Women in the War of 1812
During the War of 1812, women were integral in non-combat roles. From tending to the wounded to sewing American flags, the bravery of women in the War of 1812 was on full display.
Dolley Madison was remembered as a gracious hostess and helped define the social and political role of the First Lady to the President. Her husband, James Madison, became president in 1809, but Dolley served as First Lady in an unofficial role under President Thomas Jefferson. Since Jefferson was a widower, Dolley would help organize parties and entertain guests. She was also responsible for selecting furnishings for the newly built White House. When her husband was elected president, she was fully capable of handling the role of First Lady. On August 24, 1814 when word reached the White House that the British were on their way to invade Washington, D.C., Dolley gave orders to remove valuables from the White House to ensure their safety. In the final moments before fleeing, Dolley gave instructions to break the frame of Gilbert Stuart's George Washington portrait so it could be safely taken out of the city.
Elizabeth Warner Sands
Born in 1789 in Deer Creek, Maryland, Elizabeth Warner Sands was one of 9 children. She was still living in Maryland when the War of 1812 broke out and on September 11, 1814, the Americans faced off against the British on Patapso Neck in the Battle of North Point. In the aftermath, Warner Sands accompanied Dr. James H. McCulloch, a U.S. Army surgeon at Fort McHenry to enter British lines and tend to the wounded and dying. The Old Methodist Meeting House was used as a field hospital where the wounded were treated. Warner Sands lost three brothers and a nephew in this battle and she received little recognition for her service until later in life. In 1842, Battle of Northpoint veterans organized the "Association of the Old Defenders of Baltimore in 1814," where they would honor their former comrades with an annual gathering. On the 75th anniversary of the battle in 1889, Elizabeth Warner Sands was recognized for her efforts and made an honorary member. She lived to be 102 years old, having outlived nearly all of the "Old Defenders."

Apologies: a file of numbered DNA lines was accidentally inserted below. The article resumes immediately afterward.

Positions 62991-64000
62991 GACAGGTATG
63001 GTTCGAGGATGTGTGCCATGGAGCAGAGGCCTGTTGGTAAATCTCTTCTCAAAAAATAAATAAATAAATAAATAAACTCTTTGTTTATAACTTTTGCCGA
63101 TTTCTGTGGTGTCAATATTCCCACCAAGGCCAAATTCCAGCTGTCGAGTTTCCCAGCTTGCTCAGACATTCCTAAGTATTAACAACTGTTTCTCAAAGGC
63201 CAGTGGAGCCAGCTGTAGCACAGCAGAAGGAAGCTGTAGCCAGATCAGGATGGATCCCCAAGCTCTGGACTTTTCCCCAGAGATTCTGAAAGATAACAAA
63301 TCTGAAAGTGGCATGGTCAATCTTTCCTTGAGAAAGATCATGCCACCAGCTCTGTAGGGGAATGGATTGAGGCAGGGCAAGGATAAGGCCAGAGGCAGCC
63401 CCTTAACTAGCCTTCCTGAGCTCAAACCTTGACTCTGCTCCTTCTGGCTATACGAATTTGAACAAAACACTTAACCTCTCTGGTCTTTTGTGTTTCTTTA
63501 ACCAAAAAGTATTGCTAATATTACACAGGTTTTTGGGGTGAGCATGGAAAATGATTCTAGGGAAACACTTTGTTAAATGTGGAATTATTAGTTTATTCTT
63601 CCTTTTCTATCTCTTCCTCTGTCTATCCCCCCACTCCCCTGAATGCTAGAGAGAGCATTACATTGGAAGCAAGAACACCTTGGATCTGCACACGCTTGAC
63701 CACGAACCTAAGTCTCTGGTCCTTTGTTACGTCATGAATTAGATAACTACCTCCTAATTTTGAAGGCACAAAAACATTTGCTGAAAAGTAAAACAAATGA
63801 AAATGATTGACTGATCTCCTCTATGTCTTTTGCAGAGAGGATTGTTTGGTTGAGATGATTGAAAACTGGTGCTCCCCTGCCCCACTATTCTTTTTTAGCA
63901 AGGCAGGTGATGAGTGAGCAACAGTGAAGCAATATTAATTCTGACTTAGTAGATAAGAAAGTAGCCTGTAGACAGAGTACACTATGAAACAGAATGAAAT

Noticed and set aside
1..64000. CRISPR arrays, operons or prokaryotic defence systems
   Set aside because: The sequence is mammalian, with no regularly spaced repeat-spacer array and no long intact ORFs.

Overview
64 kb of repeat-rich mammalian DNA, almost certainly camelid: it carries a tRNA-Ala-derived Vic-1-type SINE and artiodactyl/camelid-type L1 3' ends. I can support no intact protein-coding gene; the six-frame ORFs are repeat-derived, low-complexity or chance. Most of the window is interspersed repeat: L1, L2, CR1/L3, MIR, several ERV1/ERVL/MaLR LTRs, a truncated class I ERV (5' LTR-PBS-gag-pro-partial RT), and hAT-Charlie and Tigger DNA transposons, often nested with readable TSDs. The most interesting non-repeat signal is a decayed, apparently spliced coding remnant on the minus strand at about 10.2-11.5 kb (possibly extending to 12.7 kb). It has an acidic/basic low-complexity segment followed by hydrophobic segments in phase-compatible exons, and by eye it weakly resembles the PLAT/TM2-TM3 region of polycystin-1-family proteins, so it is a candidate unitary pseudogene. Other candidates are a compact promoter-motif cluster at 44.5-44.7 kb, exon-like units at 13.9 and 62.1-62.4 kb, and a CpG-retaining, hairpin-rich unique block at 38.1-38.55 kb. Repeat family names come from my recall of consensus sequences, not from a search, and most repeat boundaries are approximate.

In 1806, Mary Pickersgill moved to Maryland and opened up a seamstress shop where she made military colors, signal flags, and merchant flags. She was one of the few women in her neighborhood to start and run a successful business on her own. This success and her reputation as a flag maker won her a contract from Major George Armistead of Fort McHenry to create a flag "so large that the British will have no difficulty seeing it from a distance." Pickersgill understood the assignment and created a 30' x 42' garrison flag with 15 stripes and 15 stars using over 400 yards of fabric. Each stripe was two feet wide and each star was two feet across and the flag was so large that it had to be assembled in a nearby brewery to allow for the extra space. It was delivered to Armistead at Fort McHenry on August 19,1813 and it flew for over a year before the British bombardment of the fort in 1814. The flag became popular and immortalized in a poem titled The Star Spangled Banner, which is now recognized as the national anthem.
Interested in Learning More?
Visit our exhibit, The War of 1812: Peril in the High Seas and at Home, to learn more about these women and their contribution to the fight.